First up on the chopping block is the Ohio Consumers' Counsel, which had its funding cut by 40%, including a $3 million cut in funding previously supplied by utility companies and not by tax payers. There's no good reason for this, according to Foley; it's simply an ideological attack. There was a dramatic cut to local city and county governments, including the elimination of Ohio's estate tax, 90% of which went to local governments. In addition, income tax rates are being lowered on Ohio's wealthiest citizens, along with a new Invest Ohio tax credit, which, according to Foley, contains no requirement for any proof of job creation.

A source of much public outcry has been the recently passed election reform, which drastically reduces the ability of many voters, especially those who are most disadvantaged, such as homeless people, to be able to cast a ballot. In a party line vote, the Republican party reduced early voting and mail-in voting periods, as well as discounting many earnest but "mistakenly filled-out" ballots and requiring more information to fill out a provisional ballot. The tightening of voter ID laws are most likely to pass in the near future according to Foley. [The bill might have died with the sponsors resignation from the Ohio House over a drunk driving arrest.]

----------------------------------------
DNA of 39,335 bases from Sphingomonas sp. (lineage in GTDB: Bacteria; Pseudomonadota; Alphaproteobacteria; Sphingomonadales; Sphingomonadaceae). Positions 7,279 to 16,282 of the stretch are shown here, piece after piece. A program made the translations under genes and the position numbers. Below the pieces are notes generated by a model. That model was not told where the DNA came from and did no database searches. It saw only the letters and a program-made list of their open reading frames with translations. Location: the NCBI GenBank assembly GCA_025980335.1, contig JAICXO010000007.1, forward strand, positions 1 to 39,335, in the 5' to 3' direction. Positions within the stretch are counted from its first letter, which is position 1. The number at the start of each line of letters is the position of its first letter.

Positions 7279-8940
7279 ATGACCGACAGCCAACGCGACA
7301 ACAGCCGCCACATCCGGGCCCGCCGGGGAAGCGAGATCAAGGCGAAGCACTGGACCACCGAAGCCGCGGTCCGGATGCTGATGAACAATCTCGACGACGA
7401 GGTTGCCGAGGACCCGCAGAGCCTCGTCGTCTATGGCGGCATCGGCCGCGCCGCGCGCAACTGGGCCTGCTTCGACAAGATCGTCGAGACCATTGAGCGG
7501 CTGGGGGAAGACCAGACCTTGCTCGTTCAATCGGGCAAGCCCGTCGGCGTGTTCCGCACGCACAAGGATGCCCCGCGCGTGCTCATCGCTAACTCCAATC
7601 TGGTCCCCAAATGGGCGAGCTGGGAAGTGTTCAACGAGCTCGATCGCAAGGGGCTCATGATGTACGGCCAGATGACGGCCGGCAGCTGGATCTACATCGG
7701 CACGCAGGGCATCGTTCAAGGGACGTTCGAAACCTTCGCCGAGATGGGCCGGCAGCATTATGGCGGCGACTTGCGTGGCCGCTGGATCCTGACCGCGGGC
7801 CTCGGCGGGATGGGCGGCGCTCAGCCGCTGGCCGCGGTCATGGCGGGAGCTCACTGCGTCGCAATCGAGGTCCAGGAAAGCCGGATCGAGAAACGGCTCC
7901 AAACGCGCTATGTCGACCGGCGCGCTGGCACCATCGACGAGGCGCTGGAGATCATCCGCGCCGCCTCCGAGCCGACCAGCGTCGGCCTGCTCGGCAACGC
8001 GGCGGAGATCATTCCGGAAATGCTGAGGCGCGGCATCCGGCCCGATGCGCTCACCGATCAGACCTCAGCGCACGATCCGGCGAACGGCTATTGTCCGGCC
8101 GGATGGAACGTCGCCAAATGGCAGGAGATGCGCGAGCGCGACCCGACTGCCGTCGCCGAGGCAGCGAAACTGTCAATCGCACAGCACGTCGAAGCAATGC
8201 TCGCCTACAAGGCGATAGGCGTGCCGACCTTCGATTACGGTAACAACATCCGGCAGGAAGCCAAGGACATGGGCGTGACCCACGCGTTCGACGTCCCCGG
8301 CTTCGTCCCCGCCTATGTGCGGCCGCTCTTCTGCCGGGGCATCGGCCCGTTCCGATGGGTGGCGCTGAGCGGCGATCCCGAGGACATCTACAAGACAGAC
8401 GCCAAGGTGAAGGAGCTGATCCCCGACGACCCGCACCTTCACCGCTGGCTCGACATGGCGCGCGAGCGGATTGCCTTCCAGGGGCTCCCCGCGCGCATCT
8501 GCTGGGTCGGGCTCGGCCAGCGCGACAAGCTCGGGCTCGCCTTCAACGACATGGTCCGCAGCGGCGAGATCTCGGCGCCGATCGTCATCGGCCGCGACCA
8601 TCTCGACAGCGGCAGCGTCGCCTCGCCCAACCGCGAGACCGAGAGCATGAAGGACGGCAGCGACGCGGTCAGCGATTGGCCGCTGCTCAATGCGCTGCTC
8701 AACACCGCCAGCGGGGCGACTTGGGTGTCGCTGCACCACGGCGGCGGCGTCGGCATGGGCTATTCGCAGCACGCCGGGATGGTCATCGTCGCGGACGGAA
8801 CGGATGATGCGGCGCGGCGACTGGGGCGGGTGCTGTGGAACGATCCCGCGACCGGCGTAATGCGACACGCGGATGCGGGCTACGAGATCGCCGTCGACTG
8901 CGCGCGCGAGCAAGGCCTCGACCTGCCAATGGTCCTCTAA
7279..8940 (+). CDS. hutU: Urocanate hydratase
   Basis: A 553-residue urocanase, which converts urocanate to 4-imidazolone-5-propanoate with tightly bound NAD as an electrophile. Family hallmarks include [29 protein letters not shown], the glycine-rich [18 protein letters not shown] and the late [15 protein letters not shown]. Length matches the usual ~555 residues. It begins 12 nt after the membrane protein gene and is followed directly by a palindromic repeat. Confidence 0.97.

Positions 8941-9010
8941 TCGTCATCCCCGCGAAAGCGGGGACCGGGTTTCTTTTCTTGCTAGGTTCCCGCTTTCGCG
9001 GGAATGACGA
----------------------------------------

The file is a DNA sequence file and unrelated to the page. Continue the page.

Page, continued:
Foley concluded his long list of problematic legislation that has passed recently including allowing companies to drill for oil and gas on state land and siphon water from Lake Erie for commercial use. Foley was concerned over the redistricting that could eliminate representation from Cuyahoga County. Foley stressed how frustrating a process these first six months have been, and he felt that much of the legislation will hurt the average Ohioan, not to mention those most reliant on public assistance.

Bill Resseger from the Cleveland Department of Development then took the helm to explain how budget cuts have and will impact affordable housing in Cleveland. He mentioned that since 2002, both CDBG and HOME have seen at least a 30% decline in funding, but that legislators are still looking at these two programs for more cuts. Some of these cuts will be reduced because of the r the Neighborhood Stabilization funded programs, beginning next year. Another troubling fact is that much of the stimulus money that Cleveland to address the foreclosure crisis got went to tearing down buildings.